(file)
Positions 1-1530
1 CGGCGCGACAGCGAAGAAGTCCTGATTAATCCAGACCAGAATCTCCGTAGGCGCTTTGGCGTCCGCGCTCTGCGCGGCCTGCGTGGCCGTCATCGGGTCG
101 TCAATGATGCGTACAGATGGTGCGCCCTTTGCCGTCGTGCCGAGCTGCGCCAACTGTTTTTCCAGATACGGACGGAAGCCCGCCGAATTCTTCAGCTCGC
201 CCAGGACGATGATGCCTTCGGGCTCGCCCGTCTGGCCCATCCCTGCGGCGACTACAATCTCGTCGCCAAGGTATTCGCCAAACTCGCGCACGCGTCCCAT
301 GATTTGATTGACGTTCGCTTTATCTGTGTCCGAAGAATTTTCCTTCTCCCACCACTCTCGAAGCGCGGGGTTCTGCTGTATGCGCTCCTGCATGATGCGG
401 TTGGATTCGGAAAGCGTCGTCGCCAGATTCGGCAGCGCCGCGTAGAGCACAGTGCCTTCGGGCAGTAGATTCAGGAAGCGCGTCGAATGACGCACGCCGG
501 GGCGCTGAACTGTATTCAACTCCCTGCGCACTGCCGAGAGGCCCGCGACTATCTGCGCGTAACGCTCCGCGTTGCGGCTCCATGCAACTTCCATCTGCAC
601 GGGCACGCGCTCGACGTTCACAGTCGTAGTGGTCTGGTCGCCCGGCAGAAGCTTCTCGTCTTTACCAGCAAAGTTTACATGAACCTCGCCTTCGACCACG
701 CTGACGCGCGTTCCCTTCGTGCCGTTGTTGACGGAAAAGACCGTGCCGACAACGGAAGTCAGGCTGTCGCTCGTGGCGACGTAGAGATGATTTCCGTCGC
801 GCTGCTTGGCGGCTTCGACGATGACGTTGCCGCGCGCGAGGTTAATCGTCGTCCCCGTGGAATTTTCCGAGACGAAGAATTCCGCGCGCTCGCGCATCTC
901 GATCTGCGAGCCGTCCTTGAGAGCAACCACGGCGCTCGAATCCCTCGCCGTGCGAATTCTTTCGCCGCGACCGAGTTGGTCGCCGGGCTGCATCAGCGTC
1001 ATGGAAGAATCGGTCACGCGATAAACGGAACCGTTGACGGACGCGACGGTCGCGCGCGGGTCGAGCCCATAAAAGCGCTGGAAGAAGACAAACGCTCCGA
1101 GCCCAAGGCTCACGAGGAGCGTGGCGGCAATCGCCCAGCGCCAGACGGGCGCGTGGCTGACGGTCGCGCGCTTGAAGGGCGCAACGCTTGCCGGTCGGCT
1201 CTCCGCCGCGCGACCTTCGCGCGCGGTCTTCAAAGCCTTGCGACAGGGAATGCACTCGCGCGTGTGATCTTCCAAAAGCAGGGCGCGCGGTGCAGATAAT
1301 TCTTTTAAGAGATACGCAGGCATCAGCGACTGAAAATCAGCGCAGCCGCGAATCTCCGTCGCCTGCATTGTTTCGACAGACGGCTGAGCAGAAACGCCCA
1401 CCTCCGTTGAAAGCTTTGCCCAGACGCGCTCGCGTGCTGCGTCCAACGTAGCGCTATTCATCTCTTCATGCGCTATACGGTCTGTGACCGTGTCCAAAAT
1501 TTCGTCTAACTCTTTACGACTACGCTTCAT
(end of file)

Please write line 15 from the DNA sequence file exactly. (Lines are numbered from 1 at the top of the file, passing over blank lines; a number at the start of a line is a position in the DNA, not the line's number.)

1301 TCTTTTAAGAGATACGCAGGCATCAGCGACTGAAAATCAGCGCAGCCGCGAATCTCCGTCGCCTGCATTGTTTCGACAGACGGCTGAGCAGAAACGCCCA